by Kathy Crawford
As I think back on the tasks that were required to bring Balance Of The Planet to market, I remember confusion and frustration because there were things I just didn’t know how to do. This article is meant to save some other soul a measure of that frustration.
Let’s start with the box. I not concerned with the type of box or outer packaging, only the identifying information.
On the front face is the information that identifies the product. I will leave it to the game designers and publishers to discuss titles and attributions. Behind the names is a graphic image. This graphic image can be a photograph, original art, or any combination. As a self-publisher, you get to pick the graphics that will represent the game. Before you pay for your artwork, find out who will own it. If you are licensing a photograph from Ansel Adams, for example, you will not own it and may have to pay extra to use the art (that is, your box cover) in advertising. You must negotiate the ownership of an original painting even by an unknown artist. When we contracted for the BotP painting we assumed we would own the artwork and didn’t discuss the point until later when we made a mention of where we would store it. If the painter had kept it, he could have legally used it again or sold it to someone else as long as we were guaranteed access to make a new transparency for the box art. Negotiate the ownership or license rights upfront.
Keep the size of the image in mind. If you use borders, as LucasFilm does, the artwork should be sized to the frames. Of course, you will need back, side, and border artwork too. If you use a sleeve, the artwork should be sized to full open size of the sleeve. If you use a pop-up box, the artwork should be sized to the full open size of the box with sides, back, tabs, and overlaps included. Think about the size of packaging and the configuration before you commission the artwork.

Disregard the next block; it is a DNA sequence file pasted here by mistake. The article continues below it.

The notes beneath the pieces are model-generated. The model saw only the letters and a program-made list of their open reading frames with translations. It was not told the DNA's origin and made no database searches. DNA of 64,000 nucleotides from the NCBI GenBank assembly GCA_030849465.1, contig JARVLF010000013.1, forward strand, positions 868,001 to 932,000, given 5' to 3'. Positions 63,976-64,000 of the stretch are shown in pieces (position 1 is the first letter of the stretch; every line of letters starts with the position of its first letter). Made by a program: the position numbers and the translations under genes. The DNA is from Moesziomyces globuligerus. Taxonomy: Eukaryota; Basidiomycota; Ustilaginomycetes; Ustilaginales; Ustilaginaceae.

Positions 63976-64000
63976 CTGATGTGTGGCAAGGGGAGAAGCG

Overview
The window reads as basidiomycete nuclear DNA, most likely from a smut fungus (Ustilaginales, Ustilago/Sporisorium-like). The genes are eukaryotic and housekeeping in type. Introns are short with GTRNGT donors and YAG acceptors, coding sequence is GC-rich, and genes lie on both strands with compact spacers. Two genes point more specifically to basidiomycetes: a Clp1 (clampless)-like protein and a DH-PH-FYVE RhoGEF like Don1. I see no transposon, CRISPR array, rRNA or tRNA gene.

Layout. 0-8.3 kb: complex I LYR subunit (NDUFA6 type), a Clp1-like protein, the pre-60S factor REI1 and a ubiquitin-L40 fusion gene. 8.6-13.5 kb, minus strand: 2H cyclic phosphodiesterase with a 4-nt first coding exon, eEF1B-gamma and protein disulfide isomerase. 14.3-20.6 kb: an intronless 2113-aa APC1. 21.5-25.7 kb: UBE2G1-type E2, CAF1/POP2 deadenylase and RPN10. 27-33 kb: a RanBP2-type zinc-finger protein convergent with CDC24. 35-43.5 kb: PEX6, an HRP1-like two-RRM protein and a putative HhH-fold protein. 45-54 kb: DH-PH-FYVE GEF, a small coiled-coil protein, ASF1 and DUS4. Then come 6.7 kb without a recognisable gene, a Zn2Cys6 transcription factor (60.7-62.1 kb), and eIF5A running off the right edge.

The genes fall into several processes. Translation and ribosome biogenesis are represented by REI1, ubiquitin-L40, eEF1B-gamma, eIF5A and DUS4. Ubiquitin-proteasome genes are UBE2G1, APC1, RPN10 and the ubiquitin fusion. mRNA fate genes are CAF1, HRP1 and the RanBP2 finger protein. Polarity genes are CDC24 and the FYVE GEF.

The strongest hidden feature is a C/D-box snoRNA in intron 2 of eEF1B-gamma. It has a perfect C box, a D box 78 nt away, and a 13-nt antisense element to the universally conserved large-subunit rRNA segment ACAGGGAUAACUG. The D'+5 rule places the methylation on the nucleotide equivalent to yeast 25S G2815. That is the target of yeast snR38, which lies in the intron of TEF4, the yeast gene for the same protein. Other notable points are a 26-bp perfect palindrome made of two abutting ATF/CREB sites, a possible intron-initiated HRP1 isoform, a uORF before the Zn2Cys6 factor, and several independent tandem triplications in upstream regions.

Most of the rest of the things you need to know concern the SKU label that will start at the front corner and wrap to the back of the box. First is the color of the label. Did you know that the SPA has a color standard for identifying the hardware configuration? It is voluntary and if you look along the shelves in a computer store, you’ll find that most products have labels that coordinate with artwork rather the SPA guidelines. So much for standards.
The part of the SKU label that ends up on the lower left corner of the front of the box will hold the compatibility information. You should be as specific as you can. Some companies even note the configurations that are not supported. The more specific you are, the fewer upset customers you will get. The part of the label that covers the spine of the box should contain a simple, large indicator of the SKU, like "MAC" or "IBM 3.5" to make it easy to identify even when positioned on the shelf like a book.
The part of the label that extends to the back of the box contains the bar code information. The bar code is derived from the UPC (Universal Product Code). You pay $300 to the Uniform Code Council, Inc., 8163 Old Yankee Road, Suite J, Dayton, Ohio, 45458: (513) 435-3870. After about three weeks they will provide you with a formula from which you determine your own UPC. The UPC is mandatory for retail computer inventory tracking.
The other code that may be added here is the ISBN number -- it’s the one in computer block letters (x-xxx-xxxxx-x). I believe this code is used by libraries and book stores as a reference. It costs no money but takes about six weeks. We haven’t seen it used yet. However because of the educational market, we use this coding system-just in case. The address is R. R. Bowker, 245 W. 17th ST, 9th floor, New York, NY, 10011: (212) 337-7094.
As a final note, if you have time, print the most common of your SKU labels directly onto the box and save some money. Just be sure the other SKU labels are big enough to cover the printed one.